Examining Environmental Hazards in Rental Homes and Habitability Laws in Clark County, Nevada

Jorge Luis Bertran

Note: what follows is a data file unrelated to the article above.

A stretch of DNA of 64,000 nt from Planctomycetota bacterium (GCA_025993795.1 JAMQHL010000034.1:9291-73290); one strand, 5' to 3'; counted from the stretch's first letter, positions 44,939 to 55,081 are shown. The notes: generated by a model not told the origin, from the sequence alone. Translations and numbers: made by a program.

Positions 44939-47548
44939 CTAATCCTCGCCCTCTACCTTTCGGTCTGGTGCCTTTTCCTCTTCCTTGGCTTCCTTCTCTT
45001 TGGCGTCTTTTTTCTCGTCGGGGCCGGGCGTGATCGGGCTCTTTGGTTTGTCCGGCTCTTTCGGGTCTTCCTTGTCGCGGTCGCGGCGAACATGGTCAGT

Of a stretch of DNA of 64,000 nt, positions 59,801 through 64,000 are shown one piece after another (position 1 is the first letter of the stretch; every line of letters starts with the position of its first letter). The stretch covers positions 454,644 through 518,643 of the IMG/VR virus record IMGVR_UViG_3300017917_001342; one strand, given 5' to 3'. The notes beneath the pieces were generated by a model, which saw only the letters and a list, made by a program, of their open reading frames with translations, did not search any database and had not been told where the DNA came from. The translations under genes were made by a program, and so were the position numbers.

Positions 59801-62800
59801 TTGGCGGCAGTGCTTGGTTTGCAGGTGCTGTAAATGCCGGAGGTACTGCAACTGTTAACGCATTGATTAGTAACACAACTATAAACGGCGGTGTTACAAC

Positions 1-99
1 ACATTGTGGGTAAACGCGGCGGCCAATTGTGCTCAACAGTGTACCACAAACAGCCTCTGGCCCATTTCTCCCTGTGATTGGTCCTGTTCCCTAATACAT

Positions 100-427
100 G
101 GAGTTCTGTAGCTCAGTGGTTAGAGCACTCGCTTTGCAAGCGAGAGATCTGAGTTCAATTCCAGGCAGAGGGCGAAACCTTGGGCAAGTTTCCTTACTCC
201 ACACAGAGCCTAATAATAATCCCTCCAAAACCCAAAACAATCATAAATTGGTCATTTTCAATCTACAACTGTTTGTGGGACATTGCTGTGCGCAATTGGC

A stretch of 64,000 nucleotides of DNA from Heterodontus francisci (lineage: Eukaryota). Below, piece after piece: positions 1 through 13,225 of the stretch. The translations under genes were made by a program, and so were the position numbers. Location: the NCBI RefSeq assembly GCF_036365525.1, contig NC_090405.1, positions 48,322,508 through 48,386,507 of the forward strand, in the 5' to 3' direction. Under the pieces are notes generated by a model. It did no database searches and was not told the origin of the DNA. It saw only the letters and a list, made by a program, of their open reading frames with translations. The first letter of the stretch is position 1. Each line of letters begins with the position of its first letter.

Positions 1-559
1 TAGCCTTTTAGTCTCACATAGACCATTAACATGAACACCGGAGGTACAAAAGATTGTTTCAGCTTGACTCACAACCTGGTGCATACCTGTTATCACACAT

It is well established that home conditions are linked to the health outcomes of occupants. There are over 880,000 housing units in Clark County, Nevada; nearly half of those are renter-occupied units (ROUs). Currently, there is limited research on the characteristics of environmental hazards found in Clark County ROUs and the strength of habitability statutes created to protect tenants from substandard housing. Understanding how renters in Clark County are affected by environmental hazards in ROUs and the processes by which landlords and tenants resolve grievances related to those hazards would benefit public health. It would enhance the ability to quickly identify which ROUs are at most risk for hazards and allow public health professionals to better plan and implement strategies intended to mitigate or prevent negative health outcomes created by those hazards. This study examined data from the Clark County Landlord and Tenant Hotline Study to answer the following questions: (1) Is there a relationship between the age of ROUs and the types of environmental hazards found in them? (2) Is there is a statistically significant difference in the proportions of hazards remediated by tenants who received a site inspection from the SNHD or sought legal advice in addition to sending a complaint letter to their landlord? (3) Do the age of an ROU, the number of complaints made by each tenant, or complaint category influence the likelihood of remediation? An ANOVA revealed that the average age of ROU’s was statistically significantly different between hazard categories, F(4, 445)= 5.11, p = 0.002. A Bonferroni post hoc analysis revealed mean differences werestatistically significant between essential services (𝑥 ̅= 35.27, SD = 16.59) and mold (𝑥 ̅= 27.64, SD = 12.77; p < 0.05) and essential services and other (𝑥̅ = 23.25, SD = 11.62; p < 0.05). A chi-square test of homogeneity suggested that there was no statistically significant difference in the proportions of hazards remediated by tenants who pursued different levels of intervention, X2 = 1.11, p = 0.292. A binary logistic regression revealed that for each 1-year increase in ROU age, the likelihood of remediation was decreased by 2.5%. For tenants with one complaint, the odds of remediation were 1.75 times (95% CI =1.06 - 2.89) that of tenants with multiple complaints. For complaints categorized as essential, the odds of remediation were 4.15 times (95% CI =1.36 -12.7) that of complaints categorized as non-essential. The results suggest that the mean age ofROU’s with essential service complaints is higher than ROU’s with complaints categorized as mold or other. Furthermore, a tenant’s probability of getting hazards remediated was not significantly increased if they received a site inspection or sought legal advice in addition to sending their landlord a letter. The study suggests that tenants were less likely to get their hazard remediated by their landlords if they had multiple complaints, lived in an older home, or had a non-essential complaint. The results of this study can be used to enhance our abilities to quickly identify which ROUs in Clark County are most at risk for hazards and identify the factors that influence the likelihood of remediation.